new mark, in |he!
Northwest for Short
St. Paul.Tri-State telephone sub.
scribers may now talk over North
western local and long distance
Mnes according to unofficial advices
received by J. W. Howatt, telephone
supervisor to the State Railroad and
warehouse commission. This will be
the first noticeable result of the plan
to unify telephone service and elim
inate* dual exchanges in? Minnesota
as approved by the state commission
and more recently by the Federal of
ficials at Washington.
Virginia.One of the notable events
annual convention of the Minnesota
A. F. of L. here July 15 for a four
days' session, wiill be the dedication
of a service flag bearing nearly 2,000
stars for the members in the service
of their country. It is expected that
there will be 400 visitors. Former
Mayor Mike Boylan who was instru
mental in having the convention come
here, and Messrs. Murphy, Bowers
and Sanders are working on the ar
rangements to entertain the visitors.
Milaca.Mille Lacs county agricul
tural agent, Verne Steward, has re
ceived work from various farmers of
a new, destructive pest that has made,
its appearance in some of the potato
fields of the county. Tt is an insect
known- as the potato flea beetle. It
i3 a small black beetle with strong
rear legs and is very active hopping
around like a flea. It makes small
holes through tbs leaves of the po
tato plant, and in a short time in
jures the vine so it will effect the
yield of potatoes. The remedy for
eradicating this paet is to spray with
Bordeaux mixture, and arsenic of lead,
using about one and one-half pounds
of the lead to fifty gallons of the
Chisholm.Alger R. Syme, treas
urer of the Young Men's club, which
virtually passed out of existence
with the call of the. young men of the
village to the colors, announces that
the affairs of the club have been
closed, and that $1.84 which remained
in the treasury after all accounts were
settled, has been turned over to the
local branch of the Red Cross.
Red Wing.Herman Bock, Jr., 12,
son of Mr. and Mrs. Herman Bock,
was painfully injured when he was
struck by an automobile driven by
Miss Carr from Lake City, who lost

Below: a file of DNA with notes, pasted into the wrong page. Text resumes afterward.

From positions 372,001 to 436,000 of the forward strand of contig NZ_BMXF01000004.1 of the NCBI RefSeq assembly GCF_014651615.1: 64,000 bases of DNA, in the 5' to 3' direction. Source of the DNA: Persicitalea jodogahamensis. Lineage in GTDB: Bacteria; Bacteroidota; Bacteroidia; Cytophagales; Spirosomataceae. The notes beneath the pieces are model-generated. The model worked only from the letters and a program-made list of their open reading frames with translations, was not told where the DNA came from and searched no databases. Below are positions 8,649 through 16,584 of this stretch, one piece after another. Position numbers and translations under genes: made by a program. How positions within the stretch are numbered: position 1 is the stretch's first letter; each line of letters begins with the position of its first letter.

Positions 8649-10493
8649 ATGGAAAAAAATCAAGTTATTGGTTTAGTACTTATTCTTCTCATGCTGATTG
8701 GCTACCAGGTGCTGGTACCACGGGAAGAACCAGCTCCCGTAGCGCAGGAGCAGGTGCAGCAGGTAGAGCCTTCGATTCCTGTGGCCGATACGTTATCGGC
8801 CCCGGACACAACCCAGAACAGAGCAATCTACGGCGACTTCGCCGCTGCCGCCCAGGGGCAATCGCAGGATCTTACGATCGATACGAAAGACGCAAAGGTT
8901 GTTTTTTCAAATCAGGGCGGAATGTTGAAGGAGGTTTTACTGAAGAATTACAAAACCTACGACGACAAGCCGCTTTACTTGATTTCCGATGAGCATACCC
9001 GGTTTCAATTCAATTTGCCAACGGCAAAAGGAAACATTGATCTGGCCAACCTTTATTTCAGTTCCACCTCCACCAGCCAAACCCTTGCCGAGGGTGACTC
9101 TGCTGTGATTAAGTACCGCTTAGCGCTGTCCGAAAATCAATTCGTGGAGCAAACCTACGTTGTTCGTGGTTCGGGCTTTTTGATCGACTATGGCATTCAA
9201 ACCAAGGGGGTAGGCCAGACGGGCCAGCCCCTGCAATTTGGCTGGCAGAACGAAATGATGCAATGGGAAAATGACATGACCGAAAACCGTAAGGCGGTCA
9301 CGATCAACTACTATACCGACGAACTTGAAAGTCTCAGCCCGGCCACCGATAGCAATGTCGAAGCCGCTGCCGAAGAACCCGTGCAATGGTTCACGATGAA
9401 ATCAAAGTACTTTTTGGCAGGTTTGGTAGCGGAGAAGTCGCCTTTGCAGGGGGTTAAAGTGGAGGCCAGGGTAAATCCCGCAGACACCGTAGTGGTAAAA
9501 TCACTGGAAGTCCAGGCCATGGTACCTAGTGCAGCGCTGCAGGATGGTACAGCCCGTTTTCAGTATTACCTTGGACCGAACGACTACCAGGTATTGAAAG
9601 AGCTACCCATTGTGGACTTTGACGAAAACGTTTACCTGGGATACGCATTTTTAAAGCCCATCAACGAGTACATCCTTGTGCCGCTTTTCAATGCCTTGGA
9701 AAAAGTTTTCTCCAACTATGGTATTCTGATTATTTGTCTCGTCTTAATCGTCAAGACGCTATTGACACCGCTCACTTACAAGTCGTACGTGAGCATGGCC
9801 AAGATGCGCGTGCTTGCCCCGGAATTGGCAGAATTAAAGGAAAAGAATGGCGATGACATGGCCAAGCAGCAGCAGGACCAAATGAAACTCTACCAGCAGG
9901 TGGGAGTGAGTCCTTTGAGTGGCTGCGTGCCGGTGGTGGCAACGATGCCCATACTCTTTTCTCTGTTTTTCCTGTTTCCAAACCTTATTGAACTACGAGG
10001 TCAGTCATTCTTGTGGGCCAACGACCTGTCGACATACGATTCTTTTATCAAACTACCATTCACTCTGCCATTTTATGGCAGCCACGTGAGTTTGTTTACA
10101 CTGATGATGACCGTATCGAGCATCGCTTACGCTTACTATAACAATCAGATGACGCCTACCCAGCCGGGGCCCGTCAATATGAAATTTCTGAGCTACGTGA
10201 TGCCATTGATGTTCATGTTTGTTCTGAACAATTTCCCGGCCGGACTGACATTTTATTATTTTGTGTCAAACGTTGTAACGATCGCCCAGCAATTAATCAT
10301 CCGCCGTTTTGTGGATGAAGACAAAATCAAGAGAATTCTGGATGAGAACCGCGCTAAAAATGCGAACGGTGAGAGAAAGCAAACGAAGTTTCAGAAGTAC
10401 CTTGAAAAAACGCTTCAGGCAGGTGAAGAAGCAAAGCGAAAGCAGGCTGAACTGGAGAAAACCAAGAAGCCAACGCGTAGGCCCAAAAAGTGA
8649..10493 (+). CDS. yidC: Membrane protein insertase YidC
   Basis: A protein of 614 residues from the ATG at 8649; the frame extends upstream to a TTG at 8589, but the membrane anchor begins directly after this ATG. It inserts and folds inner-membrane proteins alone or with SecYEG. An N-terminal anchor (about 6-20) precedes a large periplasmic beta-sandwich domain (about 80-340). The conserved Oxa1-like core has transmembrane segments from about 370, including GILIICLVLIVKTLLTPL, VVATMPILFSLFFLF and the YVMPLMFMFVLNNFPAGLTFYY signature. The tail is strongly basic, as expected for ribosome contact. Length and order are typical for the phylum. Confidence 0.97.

control of the ,car.,.
SUNK BY U-BOAT
Submarine Torpedoes Vessel
Without Warning 70 Miles
From Irish Coast.
234 PERSONS MISSING
Only Twenty-four of Those on Board
the Llandovery Castle Are Saved
Boat Was Under Charter of
London, July 2,The 11,000 ton
hospital ship Llandovery Castle,
which had been chartered by the
Canadian government and had been in
the service of carrying wounded and
sick from England to Canada, for
many months, was torpedoed by a
German submarine 70 mile3 from the
Irish coast on the night of June 27.
The ship was on her way Nto
Red Crosses Illuminated.
AH lights Were burning when the.
Llandovery Castle "was torpedoed,
These consisted of a huge
BIG CROWDS SEE A:
,C BASE BALKV
land. She had on board 25S persons
including SO men of. the Canadian
army medical corps and 14* women
Twelve Sisters Seen to Drown.
Up to the. latest reports only 24 of
those on board, including the captain,
have survived the treacherous atack,
which came without warning.
One of the ship's boats containing
12 nursing sisters, was seen to cap
size, according to latest information.
The sisters were drowned.
The commander of the destroyer
Lysander, which rescued the. captain1
and those in his boat, describing the
rescue, said circumstances of the
sinking as he learned them from.the
survivors, made it .quite clear that
this was aonther instance of sinking
at night, and that it was obviously
intended to follow the policy'' 6t
"Leave, no trace," for when last seeta
the submarine was apparently shell
ing in the darkness one of the seven
The sisters lost were thrown out
and were either drowned directly or
caught beneath the boat. A Canadian
sargeant who was in the same boat
managed to crawl on the keel.